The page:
T h e   N o t e

 

by Dale Wisely

 

Since I cranked up Right Hand Pointing in 2004, we've done occasional issues of shorter poems. Shorter than our usual. For these, we've settled on the guideline of no more than 30 words. So, this is another of our Very Short Poems issues. We got so much outrageously good work in, we've split it into two parts. This is your part 1.  Your part 2 will come out February 15. 

 

Here is a poem by Howie Good, which originally appeared in the Red Booth Review and is also in Howie's newest collection, An Armed Man Lurks in Ambush.

 

 

Hummingbird

 

Quick, 

come here, 

before 

it flies away, 

 

a needle-

beaked 

amphetamine 

 

hovering

outside 

the window 

 

in a dazzle 

of wings, 

 

a sort of 

blurry 

stillness, 

 

practically 

silence, 

 

from another 

world, 

 

the blue 

café 

 

where 

Van Gogh 

decided 

 

to cut off 

his ear.

 

 

Howie has been a regular contributor to RHP nearly from the very beginning. He has guest-edited a number of issues for us. In the spirit of full disclosure, Howie has become a friend of Your Editor and we have collaborated on a number of projects. (As a side note, not so many years ago I resisted thinking of people who I've never met in actual space, or even had a phone call with, as friends. I have since abandoned that principle, since it now appears that most of my friends are in that category.)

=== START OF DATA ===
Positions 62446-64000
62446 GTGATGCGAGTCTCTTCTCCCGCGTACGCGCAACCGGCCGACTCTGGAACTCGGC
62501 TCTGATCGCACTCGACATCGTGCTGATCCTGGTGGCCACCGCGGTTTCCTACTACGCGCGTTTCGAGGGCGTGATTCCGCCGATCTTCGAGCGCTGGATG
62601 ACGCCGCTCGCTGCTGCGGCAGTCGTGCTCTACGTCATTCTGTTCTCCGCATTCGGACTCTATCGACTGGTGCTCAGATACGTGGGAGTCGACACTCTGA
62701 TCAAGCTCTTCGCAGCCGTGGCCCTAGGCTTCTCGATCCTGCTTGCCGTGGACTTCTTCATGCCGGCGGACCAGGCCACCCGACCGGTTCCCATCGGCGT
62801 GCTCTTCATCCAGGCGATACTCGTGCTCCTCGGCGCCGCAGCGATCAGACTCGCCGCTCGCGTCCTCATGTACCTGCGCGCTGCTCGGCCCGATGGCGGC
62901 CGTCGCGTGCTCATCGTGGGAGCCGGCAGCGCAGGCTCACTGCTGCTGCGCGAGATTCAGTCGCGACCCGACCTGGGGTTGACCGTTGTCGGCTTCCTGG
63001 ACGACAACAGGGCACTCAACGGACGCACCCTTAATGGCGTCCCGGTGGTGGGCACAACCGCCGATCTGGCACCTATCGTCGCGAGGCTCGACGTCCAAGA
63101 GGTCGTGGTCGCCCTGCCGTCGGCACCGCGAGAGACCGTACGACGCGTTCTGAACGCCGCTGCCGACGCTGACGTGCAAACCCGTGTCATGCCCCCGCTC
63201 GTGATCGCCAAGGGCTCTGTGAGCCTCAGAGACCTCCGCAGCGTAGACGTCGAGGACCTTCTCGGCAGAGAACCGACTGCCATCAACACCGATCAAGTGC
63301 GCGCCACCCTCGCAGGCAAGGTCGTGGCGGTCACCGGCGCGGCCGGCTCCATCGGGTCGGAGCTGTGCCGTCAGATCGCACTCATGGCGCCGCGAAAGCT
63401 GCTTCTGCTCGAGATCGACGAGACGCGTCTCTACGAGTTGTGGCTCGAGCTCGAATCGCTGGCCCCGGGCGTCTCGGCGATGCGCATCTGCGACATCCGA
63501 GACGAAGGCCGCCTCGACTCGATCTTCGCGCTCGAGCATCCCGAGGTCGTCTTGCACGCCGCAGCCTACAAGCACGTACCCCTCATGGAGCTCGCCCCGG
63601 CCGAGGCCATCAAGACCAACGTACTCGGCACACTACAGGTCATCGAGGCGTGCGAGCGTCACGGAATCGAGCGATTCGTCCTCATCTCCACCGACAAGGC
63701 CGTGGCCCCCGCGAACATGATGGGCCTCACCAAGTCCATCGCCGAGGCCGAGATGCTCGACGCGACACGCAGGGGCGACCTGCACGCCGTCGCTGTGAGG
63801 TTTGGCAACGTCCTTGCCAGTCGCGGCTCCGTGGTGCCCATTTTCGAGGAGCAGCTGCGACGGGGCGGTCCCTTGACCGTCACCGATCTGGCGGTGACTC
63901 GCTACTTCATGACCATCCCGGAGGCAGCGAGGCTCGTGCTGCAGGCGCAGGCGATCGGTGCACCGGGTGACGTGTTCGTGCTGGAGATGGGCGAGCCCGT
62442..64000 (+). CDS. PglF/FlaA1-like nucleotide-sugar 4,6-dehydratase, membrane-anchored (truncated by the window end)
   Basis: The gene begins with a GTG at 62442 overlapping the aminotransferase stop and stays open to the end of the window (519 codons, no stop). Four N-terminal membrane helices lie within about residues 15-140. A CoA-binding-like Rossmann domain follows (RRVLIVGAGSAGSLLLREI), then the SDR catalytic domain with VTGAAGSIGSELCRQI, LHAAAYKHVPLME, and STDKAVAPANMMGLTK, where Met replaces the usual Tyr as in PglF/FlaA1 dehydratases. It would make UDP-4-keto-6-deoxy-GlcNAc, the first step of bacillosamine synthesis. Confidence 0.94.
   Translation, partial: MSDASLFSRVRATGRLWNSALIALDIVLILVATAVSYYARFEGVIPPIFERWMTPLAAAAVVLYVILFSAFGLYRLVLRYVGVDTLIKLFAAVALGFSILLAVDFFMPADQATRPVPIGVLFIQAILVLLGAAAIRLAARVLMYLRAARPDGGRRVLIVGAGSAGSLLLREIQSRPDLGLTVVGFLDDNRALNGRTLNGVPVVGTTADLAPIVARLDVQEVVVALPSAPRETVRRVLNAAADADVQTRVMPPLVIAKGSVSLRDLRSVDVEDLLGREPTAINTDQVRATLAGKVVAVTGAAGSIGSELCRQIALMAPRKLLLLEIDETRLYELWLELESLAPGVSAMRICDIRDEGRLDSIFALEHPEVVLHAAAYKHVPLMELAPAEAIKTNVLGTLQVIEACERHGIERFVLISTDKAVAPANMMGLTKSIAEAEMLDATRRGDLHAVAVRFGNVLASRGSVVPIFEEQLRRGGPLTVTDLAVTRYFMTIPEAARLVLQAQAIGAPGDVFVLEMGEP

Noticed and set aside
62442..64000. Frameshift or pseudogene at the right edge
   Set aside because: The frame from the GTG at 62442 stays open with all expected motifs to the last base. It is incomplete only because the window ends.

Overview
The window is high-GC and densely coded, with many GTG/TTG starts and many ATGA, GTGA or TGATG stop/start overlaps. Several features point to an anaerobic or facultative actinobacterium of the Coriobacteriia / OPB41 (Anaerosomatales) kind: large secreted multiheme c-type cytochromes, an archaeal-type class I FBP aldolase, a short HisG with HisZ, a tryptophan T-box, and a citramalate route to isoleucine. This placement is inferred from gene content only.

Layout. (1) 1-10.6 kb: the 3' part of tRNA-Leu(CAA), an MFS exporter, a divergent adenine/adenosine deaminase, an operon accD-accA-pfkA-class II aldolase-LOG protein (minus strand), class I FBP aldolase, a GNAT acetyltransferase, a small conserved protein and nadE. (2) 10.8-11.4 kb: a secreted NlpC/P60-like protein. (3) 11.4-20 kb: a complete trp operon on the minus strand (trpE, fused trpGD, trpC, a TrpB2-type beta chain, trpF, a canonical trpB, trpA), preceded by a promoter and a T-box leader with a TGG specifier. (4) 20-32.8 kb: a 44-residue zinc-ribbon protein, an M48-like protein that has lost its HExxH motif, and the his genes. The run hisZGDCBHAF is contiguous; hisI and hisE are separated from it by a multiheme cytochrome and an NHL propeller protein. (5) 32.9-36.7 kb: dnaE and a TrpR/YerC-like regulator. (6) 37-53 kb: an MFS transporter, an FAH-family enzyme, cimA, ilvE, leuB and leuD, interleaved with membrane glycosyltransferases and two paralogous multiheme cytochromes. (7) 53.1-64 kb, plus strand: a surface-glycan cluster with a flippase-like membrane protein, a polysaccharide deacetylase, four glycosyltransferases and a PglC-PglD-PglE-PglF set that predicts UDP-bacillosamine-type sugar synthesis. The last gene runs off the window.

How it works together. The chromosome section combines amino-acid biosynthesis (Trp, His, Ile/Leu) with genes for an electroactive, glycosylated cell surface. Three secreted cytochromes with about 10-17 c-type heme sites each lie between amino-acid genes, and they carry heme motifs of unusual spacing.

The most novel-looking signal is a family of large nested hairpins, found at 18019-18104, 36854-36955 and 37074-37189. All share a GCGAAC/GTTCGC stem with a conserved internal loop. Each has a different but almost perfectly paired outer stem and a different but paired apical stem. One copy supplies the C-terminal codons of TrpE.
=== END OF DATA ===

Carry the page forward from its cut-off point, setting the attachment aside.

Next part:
If I was in a position to teach a class on poetry to high school students, or college students or, for that matter, graduate students, this would be a poem I'd teach. If you are going to describe a natural thing in a poem, a thing which is done so often that RHP's editorial guidelines cautions against it, you might not do any better than this.

 

a needle-

beaked

amphetamine

 

. . . 

 

a sort of

blurry 

stillness

 

If I wrote something like that, and read it in public, I would literally drop the mic and leave the stage. Now, I understand that dropping the mic would lead to some serious consequences. Let's go through those as part of this poetry lesson because, after all, this is a lesson for high school students, and we're always looking for ways to help them avoid high-risk behavior.

 

Dangers of Dropping the Mic

 

The venue

will bill you

for the mic.

 

You will not be invited back,

and Open Mic Night.

will, for you, be Closed forever.

 

Although your intent was

to inspire literary shock and awe,

you will instead inspire ridicule,

 

similar to the kind you would draw if,

at age 60, you were to tell

a group of college students,

that you totally dig Blink-182.

 

Because you're 60.

And because of "totally."

Anc because of "dig."

And because,

most of all,

of Blink-182.

 

 

So, there you go. A poetry lesson and a bonus cautionary poem. We try to be a full-service publication here. By the way, as you might guess, I'm now thinking of starting a journal of cautionary poems.

 

Thanks, as always, to everyone who contributed to this issue and all who submitted. Thanks to my co-editors. Thanks to you for reading.

 

Dale